SSL note: Note that internal-only or VPN-only access might make it difficult to issue and maintain SSL certificates via Let’s Encrypt since Let’s Encrypt needs to reach your server in order to verify the hostname.  You may still be able to buy and use a certificate using a traditional SSL certificate provider, though.  Let’s Encrypt should work OK with DMZ or port-forwarding configurations.

Internal hosting note: If you host Nextcloud internally with access externally (either via DMZ or port forwarding), you may have issues connecting internally using the external hostname.  If this is the case, either find a firewall/router that supports hair-pin routing, or set up the hostname to resolve internally to the correct internal IP address.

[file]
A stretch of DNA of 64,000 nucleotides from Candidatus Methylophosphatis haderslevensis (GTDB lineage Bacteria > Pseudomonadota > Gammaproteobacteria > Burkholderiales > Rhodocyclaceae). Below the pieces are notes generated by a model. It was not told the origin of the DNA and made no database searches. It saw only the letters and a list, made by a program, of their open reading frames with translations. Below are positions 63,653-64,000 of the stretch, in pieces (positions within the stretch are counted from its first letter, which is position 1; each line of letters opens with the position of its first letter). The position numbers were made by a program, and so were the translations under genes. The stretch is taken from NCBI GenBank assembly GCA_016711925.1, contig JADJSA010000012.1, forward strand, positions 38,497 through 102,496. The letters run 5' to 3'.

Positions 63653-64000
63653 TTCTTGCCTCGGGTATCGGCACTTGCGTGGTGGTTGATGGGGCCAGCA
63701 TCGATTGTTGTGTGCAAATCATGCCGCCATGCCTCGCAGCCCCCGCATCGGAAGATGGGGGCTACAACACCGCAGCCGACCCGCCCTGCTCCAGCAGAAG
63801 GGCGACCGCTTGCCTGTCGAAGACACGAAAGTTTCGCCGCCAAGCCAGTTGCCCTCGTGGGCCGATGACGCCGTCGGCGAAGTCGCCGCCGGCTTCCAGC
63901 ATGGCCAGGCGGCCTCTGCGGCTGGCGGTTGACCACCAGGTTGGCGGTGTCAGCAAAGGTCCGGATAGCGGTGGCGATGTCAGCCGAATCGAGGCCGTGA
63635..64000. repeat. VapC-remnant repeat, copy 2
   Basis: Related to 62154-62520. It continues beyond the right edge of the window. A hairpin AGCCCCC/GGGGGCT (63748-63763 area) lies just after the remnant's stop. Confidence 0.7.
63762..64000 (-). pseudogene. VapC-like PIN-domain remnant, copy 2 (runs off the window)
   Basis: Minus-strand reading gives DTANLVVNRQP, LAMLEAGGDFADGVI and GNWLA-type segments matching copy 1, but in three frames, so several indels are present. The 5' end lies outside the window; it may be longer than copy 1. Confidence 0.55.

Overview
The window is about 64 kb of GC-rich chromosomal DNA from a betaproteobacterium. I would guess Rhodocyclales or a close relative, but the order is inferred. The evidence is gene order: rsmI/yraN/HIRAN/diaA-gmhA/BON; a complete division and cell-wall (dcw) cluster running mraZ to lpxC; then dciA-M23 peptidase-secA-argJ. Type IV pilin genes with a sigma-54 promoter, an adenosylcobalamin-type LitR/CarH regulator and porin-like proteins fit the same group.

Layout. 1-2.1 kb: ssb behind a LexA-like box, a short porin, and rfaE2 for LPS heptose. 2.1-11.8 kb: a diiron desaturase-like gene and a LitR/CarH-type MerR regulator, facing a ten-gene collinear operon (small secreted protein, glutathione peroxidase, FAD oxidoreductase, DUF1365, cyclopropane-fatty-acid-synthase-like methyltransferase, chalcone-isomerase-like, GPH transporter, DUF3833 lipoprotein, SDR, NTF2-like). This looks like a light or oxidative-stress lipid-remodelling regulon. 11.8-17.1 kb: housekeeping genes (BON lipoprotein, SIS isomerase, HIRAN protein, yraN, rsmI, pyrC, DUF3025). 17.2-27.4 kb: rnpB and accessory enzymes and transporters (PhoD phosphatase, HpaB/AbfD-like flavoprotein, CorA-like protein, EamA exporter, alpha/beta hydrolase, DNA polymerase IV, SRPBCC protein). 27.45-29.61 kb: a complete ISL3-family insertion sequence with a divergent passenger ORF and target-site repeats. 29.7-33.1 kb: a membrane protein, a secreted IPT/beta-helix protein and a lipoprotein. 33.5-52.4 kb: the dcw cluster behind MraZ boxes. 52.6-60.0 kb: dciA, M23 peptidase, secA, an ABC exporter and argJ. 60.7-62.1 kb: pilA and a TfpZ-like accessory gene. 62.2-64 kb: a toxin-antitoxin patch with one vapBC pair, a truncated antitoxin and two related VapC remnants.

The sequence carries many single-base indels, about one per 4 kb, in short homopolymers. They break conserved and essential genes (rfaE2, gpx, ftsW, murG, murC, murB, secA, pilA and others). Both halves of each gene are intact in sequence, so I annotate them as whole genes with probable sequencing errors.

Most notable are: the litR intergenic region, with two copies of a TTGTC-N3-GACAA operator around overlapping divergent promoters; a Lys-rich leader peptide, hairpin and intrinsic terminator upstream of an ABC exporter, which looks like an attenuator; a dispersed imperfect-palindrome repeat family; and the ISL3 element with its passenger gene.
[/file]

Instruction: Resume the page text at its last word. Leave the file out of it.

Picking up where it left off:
10.1.2Hosting environments

Nextcloud and other tools used in the server side of this setup should work on just about any conceivable modern Linux distribution, and could probably be made to work adequately on Windows.

10.1.3Server configurations

This setup is hardware-agnostic, and so could work on any of these types of system and more:

10.1.4Multi-device and multi-user arrangements

You could add users to Nextcloud and/or IMAP to support multiple devices and/or multiple users.  Here are a few possibilities:



Server setup stuff:


Server setup caveats:


11Future improvements